The currency's drop - 41 percent so far this year - is a gauge of fear over a country coming to terms with years of high debt, worldwide concern over President Recep Tayyip Erdogan's push to amass power, and a souring in relations with allies like the U.S. The White House said he had authorized them under asection of US trade law that allows for tariffs on nationalsecurity grounds. "It is a national fight", he said. He did not specify any countries.
"Those who can't compete with us on the ground have brought online fictional currency plots that have nothing to with the realities of our country, production and real economy", Erdogan told a provincial meeting of his AK Party in the Black Sea coastal town of Rize.
"If some of these vulnerabilities crystalize they could tip the economy into a full blown crisis", said its economist Yasemin Engin.
Now the world's worst performing major currency of 2018, it was in the early hours of August 12 down around 40% in the year to date at 6.4300 to the dollar.
The latest escalation between Ankara and Washington was denounced by the Turkish press, with pro-government daily Sabah saying "the currency attack" was no different from the attempted coup of July 2016. But the immediate trigger is North Carolina pastor Andrew Brunson, who has been detained in Turkey's Aegean province of Izmir since October 2016 on thinly supported espionage and terror charges.
The dollar rose as exposure to Turkey could impact European banks and spark a domino effect throughout Europe as people begin to pull out of those banks and into the USA, said Gregan Anderson, macroeconomic strategist at brokerage Bulltick LLC.More news: Maryland coach DJ Durkin placed on leave by administration as investigation begins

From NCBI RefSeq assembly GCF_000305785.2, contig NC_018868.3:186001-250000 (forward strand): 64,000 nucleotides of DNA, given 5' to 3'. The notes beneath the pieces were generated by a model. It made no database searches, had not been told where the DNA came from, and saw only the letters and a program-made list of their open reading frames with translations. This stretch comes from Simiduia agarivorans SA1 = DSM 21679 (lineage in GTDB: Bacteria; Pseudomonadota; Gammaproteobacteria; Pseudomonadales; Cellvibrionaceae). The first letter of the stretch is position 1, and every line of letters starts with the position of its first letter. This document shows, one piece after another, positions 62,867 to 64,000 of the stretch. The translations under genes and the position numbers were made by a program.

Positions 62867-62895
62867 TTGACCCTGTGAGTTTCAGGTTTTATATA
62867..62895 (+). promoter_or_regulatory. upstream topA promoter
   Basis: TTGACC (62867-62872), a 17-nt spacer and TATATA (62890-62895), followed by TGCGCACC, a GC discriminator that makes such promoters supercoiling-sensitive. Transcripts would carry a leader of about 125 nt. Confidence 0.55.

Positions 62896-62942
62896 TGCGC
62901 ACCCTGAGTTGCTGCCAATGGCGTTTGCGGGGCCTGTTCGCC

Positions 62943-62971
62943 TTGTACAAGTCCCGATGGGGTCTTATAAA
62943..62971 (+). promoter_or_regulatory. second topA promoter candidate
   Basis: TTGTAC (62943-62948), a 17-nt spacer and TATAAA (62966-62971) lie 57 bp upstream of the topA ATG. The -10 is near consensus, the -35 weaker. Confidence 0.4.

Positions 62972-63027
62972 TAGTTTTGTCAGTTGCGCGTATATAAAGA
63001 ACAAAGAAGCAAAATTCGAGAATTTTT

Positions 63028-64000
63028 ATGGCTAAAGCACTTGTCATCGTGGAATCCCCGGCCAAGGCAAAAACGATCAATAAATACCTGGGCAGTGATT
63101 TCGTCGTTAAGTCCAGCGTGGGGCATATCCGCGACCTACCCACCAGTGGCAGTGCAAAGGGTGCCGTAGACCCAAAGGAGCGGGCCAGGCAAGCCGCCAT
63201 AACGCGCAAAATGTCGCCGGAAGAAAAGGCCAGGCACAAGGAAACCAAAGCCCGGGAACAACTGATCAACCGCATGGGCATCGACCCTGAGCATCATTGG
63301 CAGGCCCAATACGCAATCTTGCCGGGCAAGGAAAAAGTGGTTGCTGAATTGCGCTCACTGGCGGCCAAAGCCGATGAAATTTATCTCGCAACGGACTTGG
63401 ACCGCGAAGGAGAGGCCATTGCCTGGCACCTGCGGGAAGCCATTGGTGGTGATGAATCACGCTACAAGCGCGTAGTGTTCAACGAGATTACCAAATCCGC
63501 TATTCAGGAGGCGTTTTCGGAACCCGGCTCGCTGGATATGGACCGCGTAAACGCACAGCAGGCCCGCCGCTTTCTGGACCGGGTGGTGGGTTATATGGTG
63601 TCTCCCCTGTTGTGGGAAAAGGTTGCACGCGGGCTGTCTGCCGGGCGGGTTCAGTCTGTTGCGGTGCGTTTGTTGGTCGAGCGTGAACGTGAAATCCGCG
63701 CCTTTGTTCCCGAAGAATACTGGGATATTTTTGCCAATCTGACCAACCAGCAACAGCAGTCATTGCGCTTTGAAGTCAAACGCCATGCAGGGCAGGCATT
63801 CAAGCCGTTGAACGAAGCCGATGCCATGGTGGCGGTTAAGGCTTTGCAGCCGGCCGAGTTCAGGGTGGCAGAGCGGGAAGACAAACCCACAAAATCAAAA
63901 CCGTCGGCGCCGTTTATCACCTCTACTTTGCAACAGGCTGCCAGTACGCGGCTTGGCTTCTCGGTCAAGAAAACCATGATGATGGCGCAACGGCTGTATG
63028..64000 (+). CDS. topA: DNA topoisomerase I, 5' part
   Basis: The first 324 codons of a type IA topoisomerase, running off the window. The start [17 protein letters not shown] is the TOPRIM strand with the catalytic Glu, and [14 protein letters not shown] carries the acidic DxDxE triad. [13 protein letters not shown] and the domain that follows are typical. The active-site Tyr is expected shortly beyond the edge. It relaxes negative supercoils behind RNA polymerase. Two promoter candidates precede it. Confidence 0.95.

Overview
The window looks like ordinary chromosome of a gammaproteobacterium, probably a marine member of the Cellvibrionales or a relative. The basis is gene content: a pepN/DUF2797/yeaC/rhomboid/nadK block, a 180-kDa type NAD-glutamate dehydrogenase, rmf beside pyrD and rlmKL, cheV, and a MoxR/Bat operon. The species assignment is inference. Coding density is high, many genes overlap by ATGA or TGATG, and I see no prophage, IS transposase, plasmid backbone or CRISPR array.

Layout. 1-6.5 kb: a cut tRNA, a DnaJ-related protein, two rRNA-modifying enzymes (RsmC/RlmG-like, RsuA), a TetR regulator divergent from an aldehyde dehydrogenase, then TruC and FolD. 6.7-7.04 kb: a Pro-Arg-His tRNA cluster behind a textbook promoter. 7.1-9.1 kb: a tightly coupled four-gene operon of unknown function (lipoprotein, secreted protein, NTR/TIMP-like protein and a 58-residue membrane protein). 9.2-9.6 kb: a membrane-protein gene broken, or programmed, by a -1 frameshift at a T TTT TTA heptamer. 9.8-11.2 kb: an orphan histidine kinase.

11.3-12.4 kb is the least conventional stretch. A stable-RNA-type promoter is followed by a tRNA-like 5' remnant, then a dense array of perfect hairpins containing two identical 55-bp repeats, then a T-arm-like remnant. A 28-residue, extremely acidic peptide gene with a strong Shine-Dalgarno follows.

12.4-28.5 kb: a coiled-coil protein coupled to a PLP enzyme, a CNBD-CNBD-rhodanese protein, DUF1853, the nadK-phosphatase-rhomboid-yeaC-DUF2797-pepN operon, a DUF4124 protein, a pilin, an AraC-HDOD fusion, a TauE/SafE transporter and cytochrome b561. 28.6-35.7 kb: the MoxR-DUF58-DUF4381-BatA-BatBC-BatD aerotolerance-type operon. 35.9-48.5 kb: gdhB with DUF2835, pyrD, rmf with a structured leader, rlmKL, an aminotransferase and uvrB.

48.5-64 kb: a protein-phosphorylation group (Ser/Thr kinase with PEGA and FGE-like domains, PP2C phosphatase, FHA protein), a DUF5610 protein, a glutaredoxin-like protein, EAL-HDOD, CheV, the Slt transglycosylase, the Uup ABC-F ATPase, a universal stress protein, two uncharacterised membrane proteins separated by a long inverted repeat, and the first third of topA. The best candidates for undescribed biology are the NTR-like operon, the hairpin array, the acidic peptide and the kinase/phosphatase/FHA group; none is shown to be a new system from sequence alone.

Some US officials say Turkey is holding Brunson as a bargaining chip after an executive at Turkey's state-owned Halkbank was convicted and imprisoned in the United States in May for helping Iran evade US sanctions.
He said: 'There is definitely contagion from Turkey across emerging markets. Financial upheaval risks further destabilizing an already volatile region.
Ash continued: "I don't think you can understate the geopolitical significance".
The lira tumbled 16 percent against the dollar on Friday.
Erdogan said high foreign exchange rates were being used as a weapon against Turkey.More news: Jurgen Klopp: Liverpool will go again after Champions League final loss
Asli Aydintasbas, senior fellow with the European Council on Foreign Relations, stated that Erdogan's speech "was clearly defiant", but Turkey's economic situation continues to appear ever more dire.
Addressing for the first time on Friday to a rally of his supporters, he said, "If they have dollars, we have our people, we have our right and we have Allah!"
"These are the bullets, cannonballs and missiles of an economic war waged against our country", he said. It has stepped up sanctions against countries such as North Korea, Iran and Russian Federation, among others. Erdogan has appealed to the people to convert their dollars to liras, saying Turkey is in the midst of an "economic war" with the West.
"Before it is too late, Washington must give up the misguided notion that our relationship can be asymmetrical and come to terms with the fact that Turkey has alternatives".
"The US and Turkey are breaking up".
On Friday, Erdogan spoke by telephone with Russian President Vladimir Putin.More news: 'Stolen' plane closes Seattle airport before crashing into sea